As a person who uses two medical products that are a result of recombinant DNA technology, I'm well aware of the benefits of genetic modification technology.The technology was driven initially by medical science. A worthy cause most would agree.The first GM crop to be trialed was a herbicide resistant tobacco plant. Not quite what you could call a worthy cause. The first commercially available GM crop for eating was a tomato, designed to have a longer shelf life.Do I need to spell out the obvious conclusion from a socialist perspective?September 22, 2015 at 12:19 pm #114389
And in case there is any confusion, those sceptical of GM foods have a different and more relaxed approach to GM medicineQuote:1. Medicine is contained use of GMOs, targeted at the sick person. GMOs in contained and medical use are genetically crippled so that it is extremely difficult or impossible for them to replicate. This is in stark contrast to agricultural GMOs, which do replicate and spread.2. Medicine is administered on the basis of informed consent. The patient considers the potential benefits and risks of taking the medicine and compares them with the risk of allowing the disease to remain untreated. In contrast, people in North America cannot exercise choice as to whether they eat GM foods, as they are unlabelled there. Globally, choice is also undermined by GMO contamination of organic and non-GM crops and withdrawal of non-GMO seeds from the marketplace. 3. Medicines are tested far more thoroughly than GM foods. Medicines have to go through long-term toxicity testing in rodents before proceeding to controlled trials in healthy people and then in sick people. In contrast, no regulatory authority anywhere in the world requires long-term safety testing of GMO foods prior to release into the food system.4. Post-release monitoring of medicines is relatively simple because there are records of what people take and they are under the supervision of a medical professional. But post-release monitoring of GM food consumption is non-existent.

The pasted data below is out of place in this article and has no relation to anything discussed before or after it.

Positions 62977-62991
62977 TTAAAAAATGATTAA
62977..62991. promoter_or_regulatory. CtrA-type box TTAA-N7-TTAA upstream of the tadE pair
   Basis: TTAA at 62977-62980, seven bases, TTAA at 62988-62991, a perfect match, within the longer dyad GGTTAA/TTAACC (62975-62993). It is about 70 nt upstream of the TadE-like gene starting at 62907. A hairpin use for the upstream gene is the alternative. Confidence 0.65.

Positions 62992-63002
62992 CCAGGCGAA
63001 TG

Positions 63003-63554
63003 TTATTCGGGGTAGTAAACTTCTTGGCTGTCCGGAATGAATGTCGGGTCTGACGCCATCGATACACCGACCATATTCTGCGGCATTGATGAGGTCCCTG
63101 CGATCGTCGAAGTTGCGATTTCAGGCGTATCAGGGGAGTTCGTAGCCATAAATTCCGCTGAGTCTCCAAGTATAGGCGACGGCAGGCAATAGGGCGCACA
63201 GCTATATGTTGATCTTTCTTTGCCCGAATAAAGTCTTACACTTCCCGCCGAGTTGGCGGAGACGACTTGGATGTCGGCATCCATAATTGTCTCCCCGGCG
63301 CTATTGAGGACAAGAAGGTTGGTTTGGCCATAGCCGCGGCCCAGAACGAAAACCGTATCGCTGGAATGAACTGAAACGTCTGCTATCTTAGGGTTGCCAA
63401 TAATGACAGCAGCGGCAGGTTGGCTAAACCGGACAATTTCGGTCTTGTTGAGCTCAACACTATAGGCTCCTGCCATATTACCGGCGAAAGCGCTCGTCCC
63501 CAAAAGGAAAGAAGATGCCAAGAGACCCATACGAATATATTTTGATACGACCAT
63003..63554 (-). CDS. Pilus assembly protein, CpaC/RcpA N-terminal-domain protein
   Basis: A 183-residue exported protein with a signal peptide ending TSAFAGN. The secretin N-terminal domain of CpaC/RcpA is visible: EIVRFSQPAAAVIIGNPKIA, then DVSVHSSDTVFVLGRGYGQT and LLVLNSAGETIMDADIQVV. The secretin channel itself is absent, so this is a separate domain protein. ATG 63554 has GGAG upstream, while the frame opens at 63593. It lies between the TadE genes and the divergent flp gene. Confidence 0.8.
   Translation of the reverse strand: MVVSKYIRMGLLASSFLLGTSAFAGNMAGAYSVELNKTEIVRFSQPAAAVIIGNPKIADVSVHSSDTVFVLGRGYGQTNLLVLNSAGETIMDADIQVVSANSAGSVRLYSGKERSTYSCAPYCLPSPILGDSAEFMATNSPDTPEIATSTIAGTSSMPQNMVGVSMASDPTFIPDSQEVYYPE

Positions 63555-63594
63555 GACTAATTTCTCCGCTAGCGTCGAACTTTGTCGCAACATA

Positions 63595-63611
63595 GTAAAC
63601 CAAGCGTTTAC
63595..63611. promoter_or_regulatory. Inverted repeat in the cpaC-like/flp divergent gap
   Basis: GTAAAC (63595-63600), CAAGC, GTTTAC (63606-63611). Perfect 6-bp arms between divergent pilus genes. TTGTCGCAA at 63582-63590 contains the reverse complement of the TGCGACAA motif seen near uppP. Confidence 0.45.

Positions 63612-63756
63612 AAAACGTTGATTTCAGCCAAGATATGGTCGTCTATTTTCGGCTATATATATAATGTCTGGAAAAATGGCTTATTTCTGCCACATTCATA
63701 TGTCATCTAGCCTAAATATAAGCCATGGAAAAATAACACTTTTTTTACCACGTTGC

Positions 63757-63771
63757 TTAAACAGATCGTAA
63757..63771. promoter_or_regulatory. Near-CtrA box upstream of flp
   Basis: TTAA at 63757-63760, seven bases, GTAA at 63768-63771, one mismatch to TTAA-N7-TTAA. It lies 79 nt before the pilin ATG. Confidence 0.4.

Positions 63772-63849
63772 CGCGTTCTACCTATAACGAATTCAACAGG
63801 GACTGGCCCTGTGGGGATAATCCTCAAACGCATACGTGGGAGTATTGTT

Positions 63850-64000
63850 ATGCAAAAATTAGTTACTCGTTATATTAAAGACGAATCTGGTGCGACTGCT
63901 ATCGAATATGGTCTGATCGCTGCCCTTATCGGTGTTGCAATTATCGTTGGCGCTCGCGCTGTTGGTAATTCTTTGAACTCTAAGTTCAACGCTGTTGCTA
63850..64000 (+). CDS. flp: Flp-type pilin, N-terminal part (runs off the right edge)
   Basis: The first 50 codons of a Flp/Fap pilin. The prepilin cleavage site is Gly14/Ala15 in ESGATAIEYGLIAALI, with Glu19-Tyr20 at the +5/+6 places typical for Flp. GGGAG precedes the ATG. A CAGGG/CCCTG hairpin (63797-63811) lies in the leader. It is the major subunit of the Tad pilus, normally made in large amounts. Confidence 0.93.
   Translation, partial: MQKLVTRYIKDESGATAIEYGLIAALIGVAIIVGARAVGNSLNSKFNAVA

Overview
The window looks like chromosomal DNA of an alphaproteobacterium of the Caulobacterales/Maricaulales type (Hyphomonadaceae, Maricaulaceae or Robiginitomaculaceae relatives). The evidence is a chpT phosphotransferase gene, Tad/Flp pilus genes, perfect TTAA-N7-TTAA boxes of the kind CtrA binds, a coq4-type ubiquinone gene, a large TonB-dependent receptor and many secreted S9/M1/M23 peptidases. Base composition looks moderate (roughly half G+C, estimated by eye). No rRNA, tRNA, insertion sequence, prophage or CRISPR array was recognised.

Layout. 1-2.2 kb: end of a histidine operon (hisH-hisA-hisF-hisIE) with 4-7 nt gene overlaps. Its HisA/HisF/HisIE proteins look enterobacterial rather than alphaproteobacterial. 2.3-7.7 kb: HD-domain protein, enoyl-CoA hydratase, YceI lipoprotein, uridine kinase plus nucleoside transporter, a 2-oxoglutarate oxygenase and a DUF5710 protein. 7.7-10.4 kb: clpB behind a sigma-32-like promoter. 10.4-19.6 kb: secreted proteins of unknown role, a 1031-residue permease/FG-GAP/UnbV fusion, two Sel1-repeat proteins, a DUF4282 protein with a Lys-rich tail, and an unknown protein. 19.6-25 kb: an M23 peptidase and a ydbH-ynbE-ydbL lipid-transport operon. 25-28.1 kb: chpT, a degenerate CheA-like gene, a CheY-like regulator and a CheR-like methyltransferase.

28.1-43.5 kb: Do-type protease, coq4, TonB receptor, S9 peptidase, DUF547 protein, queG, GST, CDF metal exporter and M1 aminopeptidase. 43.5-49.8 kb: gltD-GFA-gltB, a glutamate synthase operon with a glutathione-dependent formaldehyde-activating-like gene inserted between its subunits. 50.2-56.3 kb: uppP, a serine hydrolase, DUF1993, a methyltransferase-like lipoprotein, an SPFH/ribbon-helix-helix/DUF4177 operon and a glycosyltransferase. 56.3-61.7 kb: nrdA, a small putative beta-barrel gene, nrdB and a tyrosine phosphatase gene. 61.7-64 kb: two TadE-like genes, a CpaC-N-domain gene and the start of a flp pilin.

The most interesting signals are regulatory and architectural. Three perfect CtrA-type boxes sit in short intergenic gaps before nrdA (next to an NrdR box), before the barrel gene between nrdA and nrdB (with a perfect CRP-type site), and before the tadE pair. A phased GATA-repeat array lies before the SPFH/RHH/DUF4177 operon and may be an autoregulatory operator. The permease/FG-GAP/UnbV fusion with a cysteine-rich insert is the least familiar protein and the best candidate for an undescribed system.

Personally, i think i will always try to differentiate between the advances in medicine such as organ transplants and the profits and business such as the trade in organs built on those scientific achievments. Maybe my attitude would change if i required a kidney and had the money to buy one on the black market rather than linger on a waiting list.SOYMB and organ trade http://socialismoryourmoneyback.blogspot.com/2014/12/capitalism-and-body-snatching-ghouls.htmlhttp://socialismoryourmoneyback.blogspot.com/2011/06/flesh-market.htmlAnd many many more posts on our blog.September 23, 2015 at 2:04 am #114390